In Memoriam: The World Remembers Larry Harvey

On the summer solstice in 1986, Larry Harvey and his friend Jerry James built and then burned the first Man on San Francisco’s Baker Beach. Larry passed away on April 28, 2018, more than three decades into the manifestation of this creative impulse, which has not only become an annual event but also a global force for creative culture on seven continents and in more than 50 countries. His legacy was honored by a worldwide, simultaneous celebration on the 2018 summer solstice and at the Burning Man event in Black Rock City, and his words and ideas live on as foundational texts of Burning Man culture.

On June 21, community members accepted a simple invitation to mark a Global Day of Celebration and Gratitude for Larry Harvey and they made it their own. #thankslarry

Across the world, people gathered to honor the values and vision that Larry inspired, to celebrate the impact of this vision on their lives, and to signal their ongoing desire for a future filled with creativity, generosity, and community.

From beaches, hilltops, and mountainsides, to city venues and urban backyards, these gatherings took many forms.

In the Bay Area, the community organised a clean-up of Ocean Beach followed by stories, tributes, and the burning of an effigy, and PianFrancisco took a piano up Bernal Hill to mark the moment with music. Further afield, Kostume Kult hosted a blacklight party complete with Stetson-like hat decorations in New York; Iron Monkey Arts crew hosted an all-ages barbecue and storytelling event in Seattle; Tidewater Burners in Virginia organized a sunset community paddle at Virginia Beach; the community in Barcelona, Spain, gathered on a beach to burn paper stories; and mini wooden Men were torched during AfrikaBurn’s Town Hall and at intimate backyard burns in New Zealand and Australia.

Closer to home, the Reno community gathered and lit candles at “BELIEVE,” Laura Kimpton and Jeff Schomberg’s previously-on-playa sculpture, while Burning Man co-founders Will Roger Peterson and Crimson Rose welcomed people to enjoy a reflective through their magical labyrinth in Gerlach. Meanwhile, we set up, where the comment fields quickly filled with heart-filled tributes and goodbyes, and on the Burning Man Journal, Stewart Harvey shared a photo essay about his brother.

On July 14, Burning Man alumni Will Chase and Rosalie Barnes, in partnership with Burning Man Project, produced a Larry Harvey storytelling event at The Castro Theatre, which quickly morphed into a full-blown multimedia extravaganza with live music, video, dance, performance, and processions, ending with Extra Action Marching Band spilling out onto the sidewalk and into the streets.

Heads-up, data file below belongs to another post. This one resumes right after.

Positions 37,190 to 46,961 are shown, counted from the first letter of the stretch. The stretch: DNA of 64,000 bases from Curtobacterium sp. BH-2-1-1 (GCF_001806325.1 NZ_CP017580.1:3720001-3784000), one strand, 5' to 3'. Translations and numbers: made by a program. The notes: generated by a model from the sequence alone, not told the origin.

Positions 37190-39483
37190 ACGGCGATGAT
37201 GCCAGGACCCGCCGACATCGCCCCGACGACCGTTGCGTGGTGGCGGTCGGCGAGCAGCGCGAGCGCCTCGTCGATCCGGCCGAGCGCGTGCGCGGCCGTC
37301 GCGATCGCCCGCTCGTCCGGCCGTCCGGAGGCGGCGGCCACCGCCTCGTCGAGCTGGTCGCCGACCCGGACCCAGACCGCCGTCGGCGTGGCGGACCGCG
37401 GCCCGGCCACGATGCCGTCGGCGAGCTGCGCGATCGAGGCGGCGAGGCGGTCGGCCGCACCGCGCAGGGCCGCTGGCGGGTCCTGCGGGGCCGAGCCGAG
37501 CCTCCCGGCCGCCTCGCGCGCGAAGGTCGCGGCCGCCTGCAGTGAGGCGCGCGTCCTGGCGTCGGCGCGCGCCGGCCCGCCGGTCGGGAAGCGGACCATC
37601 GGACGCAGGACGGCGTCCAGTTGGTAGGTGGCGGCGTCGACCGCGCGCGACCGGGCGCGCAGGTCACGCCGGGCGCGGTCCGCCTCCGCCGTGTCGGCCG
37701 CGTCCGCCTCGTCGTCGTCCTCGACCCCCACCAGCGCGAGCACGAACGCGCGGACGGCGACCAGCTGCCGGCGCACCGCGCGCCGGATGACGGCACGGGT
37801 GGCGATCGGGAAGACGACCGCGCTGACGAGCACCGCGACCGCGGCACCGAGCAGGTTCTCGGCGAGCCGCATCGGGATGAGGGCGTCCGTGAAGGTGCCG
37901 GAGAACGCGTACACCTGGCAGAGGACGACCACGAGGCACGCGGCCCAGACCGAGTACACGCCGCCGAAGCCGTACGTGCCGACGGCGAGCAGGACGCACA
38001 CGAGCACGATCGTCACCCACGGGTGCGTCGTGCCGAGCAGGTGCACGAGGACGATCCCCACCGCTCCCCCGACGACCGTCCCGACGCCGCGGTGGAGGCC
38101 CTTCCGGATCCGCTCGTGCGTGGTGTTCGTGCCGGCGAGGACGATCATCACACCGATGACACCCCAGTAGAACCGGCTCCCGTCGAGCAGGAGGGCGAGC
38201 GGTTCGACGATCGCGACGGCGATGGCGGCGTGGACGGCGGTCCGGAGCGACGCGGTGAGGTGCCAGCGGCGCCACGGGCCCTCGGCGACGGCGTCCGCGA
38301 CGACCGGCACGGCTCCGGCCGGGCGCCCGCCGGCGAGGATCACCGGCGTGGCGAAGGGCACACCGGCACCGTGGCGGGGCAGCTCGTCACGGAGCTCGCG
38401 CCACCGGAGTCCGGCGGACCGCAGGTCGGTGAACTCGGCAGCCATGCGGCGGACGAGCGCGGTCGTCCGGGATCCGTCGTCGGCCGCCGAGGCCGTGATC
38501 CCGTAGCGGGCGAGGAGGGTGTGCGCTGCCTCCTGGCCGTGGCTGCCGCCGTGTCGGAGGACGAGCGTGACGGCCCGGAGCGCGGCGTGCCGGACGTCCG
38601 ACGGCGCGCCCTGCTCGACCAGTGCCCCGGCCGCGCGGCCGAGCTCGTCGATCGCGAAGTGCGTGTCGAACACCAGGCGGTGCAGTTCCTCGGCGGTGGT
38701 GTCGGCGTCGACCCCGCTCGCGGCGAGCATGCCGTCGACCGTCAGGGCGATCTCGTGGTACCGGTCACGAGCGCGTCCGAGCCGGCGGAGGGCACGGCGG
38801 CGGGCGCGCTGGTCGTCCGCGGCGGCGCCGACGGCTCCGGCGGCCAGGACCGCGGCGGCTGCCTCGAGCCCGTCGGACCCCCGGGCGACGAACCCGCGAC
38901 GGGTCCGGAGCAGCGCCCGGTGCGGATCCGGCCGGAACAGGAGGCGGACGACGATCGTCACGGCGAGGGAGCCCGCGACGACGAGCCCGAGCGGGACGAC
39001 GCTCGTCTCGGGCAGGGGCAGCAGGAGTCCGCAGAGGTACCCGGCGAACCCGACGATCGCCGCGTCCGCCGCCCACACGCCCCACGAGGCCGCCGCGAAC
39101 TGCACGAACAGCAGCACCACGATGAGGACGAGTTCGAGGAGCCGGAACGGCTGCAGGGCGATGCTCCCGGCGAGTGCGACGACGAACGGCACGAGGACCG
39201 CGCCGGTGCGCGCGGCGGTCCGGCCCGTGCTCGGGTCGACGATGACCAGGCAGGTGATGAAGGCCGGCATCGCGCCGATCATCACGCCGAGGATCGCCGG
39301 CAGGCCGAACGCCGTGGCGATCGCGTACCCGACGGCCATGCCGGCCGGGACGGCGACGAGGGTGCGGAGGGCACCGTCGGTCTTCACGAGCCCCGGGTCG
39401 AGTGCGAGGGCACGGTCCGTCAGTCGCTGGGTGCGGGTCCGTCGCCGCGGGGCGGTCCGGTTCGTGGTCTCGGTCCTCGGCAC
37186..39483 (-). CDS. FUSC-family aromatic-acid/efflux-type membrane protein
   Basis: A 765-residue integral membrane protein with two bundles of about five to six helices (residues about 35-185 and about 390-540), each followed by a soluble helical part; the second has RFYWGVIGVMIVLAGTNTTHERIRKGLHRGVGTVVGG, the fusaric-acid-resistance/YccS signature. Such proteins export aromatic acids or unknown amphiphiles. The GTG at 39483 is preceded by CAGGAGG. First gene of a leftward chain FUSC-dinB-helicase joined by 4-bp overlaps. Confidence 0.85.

On playa — arguably the biggest Larry celebration of all — the community continued to mark this passage in its own wonderful ways. Art pieces such as Kate Raudenbush’s “Passage Home,” Mischell Riley’s “bust of Larry,” a little red flying saucer named “Paying Homage to Larry Bon Voyage” Preservation Hall Jazz Band kicked it up New Orleans style with a procession, and System Reboot organized a few minutes of silence amongst many Black Rock City camps.

Well-known Temple builder David Best and a crew of Larry’s friends and family built a memorial piece that was burned on Wednesday night. The Temple, Galaxia, also dedicated one of its 20 petals to Larry and included a fitting memorial from Jerry James. For those wanting an insight into Larry’s own flights of fancy, “Franchise Freedom” brought to life Larry’s love of birds and a vision he had been working on all through March 2018. A 600-plus drone swarm moved audiences with three late-night performances blending technology, live music, and biomimicry of birds in murmuration.

A self-taught man, Larry loved Burning Man art, and he loved to philosophize about how and why the Burning Man experience inspires transformational change. Larry’s unique vision and perspective drove the creation of the Burning Man Philosophical Center and its mission of stewarding and exploring the ethos at the heart of our community and collective memory. The center is a living archive of Larry’s contributions, and we will continue to build on his vision through scholarship and storytelling.

To continue honoring and celebrating Larry’s legacy beyond the playa and into the future, we established the Larry Harvey Art and Philosophy Fund. The Fund supports art projects, philosophical endeavors, and other work that reflects Larry’s love of new ideas, both playful and profound.

Larry’s was a mind rich in imagination and worthy of exploration. For Larry Harvey essays, interviews, video and more please see this page of our website: